For the third year in a row we arrived at the home of Claudine and Gerald at Dudognon, located in the heart of Cognac's Grand Champagne region. This time, however, it was just a social call. While we carry their general line-up of expressions and believe deeply in the quality of their distillates, we've had a tough time committing to something exclusive due to the uniqueness of their brandy.
What makes Dudognon Cognac so distinct?
The fact that it's the purest Cognac in existence – no added sweeteners, no caramel coloring, and no boise.
That might sound like a bonus to purists (and it most definitely is), but not everyone is ready for what Grand Champagne Cognac tastes like when you leave it unadulterated. Whereas great wine needs to mature in the bottle, Grand Champagne Cognac – made from wines with extremely high acid content – needs time to mature in the cask.
While those who know good Cognac applaud Dudognon and continue to purchase their selections, first-timers looking for soft and sweet oak juice get whacked over the head with reality. It's like drinking chardonnay with no malolactic fermentation or oak maturation – you realize what the actual liquid tastes like before its been sexed up and manipulated. That's not to say I have a problem with sweetened spirits because I don't. However, I don't get why a Cognac house would want to market the brilliance of a specific terroir, with its potential for greatness and nuance, then obliterate the flavors they pretend to celebrate.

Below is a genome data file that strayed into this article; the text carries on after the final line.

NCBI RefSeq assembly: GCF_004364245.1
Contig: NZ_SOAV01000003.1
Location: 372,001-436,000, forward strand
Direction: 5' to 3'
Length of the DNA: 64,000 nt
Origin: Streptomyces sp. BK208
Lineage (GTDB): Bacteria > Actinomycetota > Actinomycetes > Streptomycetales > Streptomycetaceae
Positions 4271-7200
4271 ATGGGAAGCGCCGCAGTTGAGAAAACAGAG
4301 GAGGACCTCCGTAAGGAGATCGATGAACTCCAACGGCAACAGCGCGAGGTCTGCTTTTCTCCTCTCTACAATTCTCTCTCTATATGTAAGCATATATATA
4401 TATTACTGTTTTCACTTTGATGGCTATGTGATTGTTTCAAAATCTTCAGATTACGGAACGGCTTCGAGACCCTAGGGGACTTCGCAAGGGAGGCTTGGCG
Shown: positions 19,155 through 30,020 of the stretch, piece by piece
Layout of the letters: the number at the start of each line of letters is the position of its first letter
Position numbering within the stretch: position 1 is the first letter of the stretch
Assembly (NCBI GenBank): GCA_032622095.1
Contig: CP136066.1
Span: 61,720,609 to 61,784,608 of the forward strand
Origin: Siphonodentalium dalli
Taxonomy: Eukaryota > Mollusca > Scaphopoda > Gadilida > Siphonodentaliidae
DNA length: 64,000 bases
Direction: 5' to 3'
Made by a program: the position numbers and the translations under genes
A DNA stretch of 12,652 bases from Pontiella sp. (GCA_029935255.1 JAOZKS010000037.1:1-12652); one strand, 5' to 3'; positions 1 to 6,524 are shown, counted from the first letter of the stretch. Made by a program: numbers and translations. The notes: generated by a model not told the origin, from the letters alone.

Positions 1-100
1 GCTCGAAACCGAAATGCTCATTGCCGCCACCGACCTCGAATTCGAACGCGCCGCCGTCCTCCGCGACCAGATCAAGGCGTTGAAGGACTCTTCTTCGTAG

For everyday drinkers like a VS or VSOP expression, a little sugar goes a long way. But why pay $200 for Grand Cru Burgundy if someone's just going to slap some new oak on it and drink it tomorrow?
Claudine and Gerald feel the same way about their Cognac, which is why they respect it by leaving it untouched. However, there's no denying that we still live in a world where quality and "Wow, that's smooth!" go hand-in-hand. 70% of the global population still thinks "if it doesn't burn, it must be good."
The easiest way to take the bite out of your brandy is by adding sugar, just like the best way to balance the acidity in wine is with riper fruit. But there are still a few folks left out there who are willing to put their wine bottles in a cellar, forget about them for a decade or two, and let them come around naturally. Lucky enough for those people, there are still a few Grand Champagne Cognac producers willing to do the same thing in cask. But how many consumers understand and appreciate brandy on the level necessary to support them?
At the end of the evening Claudine pulled out the only selection in her portfolio we had never tasted before: the Paulin – a 60 year old marriage of their oldest stocks at Dudognon, just released for the first time early last year. It was sublime. Heavenly. Rich and delicate in ways I had never thought possible, yet without a drop of sweetness on the palate. When someone can achieve that level of oak integration over time (only by creating a spirit capable of maintaining its character over six decades) you almost can't believe what you're tasting. The Paulin is easily the best brandy I've ever tasted – by a long shot. In my mind, it's a masterpiece that no other producer can touch.
"This has never been sold in the United States?" I asked, unable to believe it.
It looks like we'll have to remedy that.